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A History of Diplomacy in the International Development of Europe: Vol I The Struggle for Universal Empire
The Holy Roman Empire of the German Nation
by David Jayne Hill, LL.D.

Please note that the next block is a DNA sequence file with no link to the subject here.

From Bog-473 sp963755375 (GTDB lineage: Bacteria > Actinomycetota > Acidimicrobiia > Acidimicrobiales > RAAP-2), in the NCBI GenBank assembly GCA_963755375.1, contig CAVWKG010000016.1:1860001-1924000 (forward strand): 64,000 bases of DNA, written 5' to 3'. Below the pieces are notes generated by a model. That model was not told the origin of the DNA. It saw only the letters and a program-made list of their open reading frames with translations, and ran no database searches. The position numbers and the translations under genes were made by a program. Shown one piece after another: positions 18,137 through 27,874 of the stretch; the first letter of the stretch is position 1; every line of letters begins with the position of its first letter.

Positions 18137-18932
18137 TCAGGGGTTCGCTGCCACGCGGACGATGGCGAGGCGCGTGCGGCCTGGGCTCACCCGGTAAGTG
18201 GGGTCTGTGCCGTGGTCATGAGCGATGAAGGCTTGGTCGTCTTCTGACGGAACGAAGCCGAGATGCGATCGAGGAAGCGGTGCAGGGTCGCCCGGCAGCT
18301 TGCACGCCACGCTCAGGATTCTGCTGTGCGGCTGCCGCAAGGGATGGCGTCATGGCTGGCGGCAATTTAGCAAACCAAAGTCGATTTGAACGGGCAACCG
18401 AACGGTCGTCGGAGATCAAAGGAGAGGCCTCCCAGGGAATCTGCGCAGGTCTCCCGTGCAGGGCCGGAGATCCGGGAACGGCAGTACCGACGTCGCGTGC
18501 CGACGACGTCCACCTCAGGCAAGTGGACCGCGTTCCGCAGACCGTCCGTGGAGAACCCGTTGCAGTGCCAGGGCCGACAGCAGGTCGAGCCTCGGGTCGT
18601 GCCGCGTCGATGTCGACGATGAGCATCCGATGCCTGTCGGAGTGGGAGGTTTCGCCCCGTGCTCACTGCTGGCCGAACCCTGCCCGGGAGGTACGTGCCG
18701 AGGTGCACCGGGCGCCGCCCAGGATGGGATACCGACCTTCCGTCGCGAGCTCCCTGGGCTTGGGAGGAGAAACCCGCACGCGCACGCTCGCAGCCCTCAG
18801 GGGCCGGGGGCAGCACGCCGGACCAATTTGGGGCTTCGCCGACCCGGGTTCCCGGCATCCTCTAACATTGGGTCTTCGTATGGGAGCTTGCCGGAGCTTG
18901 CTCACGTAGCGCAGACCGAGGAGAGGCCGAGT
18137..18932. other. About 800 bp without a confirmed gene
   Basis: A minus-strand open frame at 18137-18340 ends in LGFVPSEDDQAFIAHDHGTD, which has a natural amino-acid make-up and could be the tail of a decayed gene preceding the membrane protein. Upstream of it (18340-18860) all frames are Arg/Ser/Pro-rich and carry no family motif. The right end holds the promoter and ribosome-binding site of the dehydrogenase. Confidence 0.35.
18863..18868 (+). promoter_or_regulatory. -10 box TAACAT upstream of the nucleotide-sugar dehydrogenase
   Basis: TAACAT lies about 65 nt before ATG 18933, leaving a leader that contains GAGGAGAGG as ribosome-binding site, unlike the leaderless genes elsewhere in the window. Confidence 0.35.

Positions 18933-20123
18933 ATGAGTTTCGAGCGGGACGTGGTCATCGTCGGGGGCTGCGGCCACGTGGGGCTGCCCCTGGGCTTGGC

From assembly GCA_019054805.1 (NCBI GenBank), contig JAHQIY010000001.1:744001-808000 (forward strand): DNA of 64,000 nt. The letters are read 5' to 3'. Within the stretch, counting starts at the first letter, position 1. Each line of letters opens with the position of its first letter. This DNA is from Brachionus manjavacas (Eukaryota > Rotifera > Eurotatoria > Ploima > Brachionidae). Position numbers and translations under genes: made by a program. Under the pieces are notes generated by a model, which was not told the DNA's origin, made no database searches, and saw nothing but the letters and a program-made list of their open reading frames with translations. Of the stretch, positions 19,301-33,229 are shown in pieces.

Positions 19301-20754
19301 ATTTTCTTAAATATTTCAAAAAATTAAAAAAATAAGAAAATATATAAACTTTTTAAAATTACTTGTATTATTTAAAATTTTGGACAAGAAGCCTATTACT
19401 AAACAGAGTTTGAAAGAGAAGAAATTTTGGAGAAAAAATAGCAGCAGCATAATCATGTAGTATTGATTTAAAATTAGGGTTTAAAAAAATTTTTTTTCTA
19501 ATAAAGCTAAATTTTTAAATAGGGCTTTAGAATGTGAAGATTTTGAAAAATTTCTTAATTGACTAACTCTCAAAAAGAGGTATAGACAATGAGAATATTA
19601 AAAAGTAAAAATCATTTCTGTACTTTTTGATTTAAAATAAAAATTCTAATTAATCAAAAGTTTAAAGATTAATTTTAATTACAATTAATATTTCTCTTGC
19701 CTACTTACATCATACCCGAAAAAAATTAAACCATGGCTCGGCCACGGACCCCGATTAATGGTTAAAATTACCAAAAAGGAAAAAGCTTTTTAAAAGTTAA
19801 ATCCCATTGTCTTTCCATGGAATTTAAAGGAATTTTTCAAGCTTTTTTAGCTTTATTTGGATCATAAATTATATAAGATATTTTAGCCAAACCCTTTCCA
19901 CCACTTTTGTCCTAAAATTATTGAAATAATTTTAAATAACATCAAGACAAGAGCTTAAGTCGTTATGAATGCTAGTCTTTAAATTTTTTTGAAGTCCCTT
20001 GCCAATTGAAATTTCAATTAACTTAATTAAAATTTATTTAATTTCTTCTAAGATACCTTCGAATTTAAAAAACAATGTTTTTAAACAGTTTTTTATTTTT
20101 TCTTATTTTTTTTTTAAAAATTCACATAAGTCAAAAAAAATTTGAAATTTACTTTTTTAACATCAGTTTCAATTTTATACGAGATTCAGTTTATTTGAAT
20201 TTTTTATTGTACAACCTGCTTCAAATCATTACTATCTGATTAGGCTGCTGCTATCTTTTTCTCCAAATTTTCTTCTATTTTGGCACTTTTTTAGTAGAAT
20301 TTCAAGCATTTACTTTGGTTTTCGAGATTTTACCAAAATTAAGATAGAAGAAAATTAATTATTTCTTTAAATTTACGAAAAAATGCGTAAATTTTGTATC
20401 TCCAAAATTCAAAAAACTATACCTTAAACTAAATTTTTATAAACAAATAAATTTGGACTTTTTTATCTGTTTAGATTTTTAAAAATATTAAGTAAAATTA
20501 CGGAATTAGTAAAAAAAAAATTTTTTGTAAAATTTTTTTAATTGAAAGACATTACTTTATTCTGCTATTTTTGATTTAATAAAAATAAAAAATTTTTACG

The collapse of the Empire as an effective form of government under the Carlovingians was produced by those national rivalries which had already pronounced the doom of universal dominion. The struggle between two opposing ideas -- that of a universal monarchy inherited from the Romans, and that of local rule derived from the instincts and usages of the Germans, accentuated by the personal ambitions of the national princes -- had now become the predominating movement in the political development of Europe. By a new combination of circumstances the imperial office had been transferred to a German king in the person of Charles the Fat. The Empire had thereby become the appanage of the German kingdom, -- a realm entirely outside the limits of the old Roman world. It was a transfer fraught with incalculable consequences, for it placed the conduct of the Empire in the hands of the nation of Europe the least Roman of all the European peoples. The change marks the beginning of a new era and of a new order of ideas, in which the most antagonistic elements were to be brought into the most intimate relations. The efforts to reconcile their contradictions, destined to a failure not less tragic than the disruption of the Empire of Charles the Great, constitute the principal interest of the period which now lies before us.


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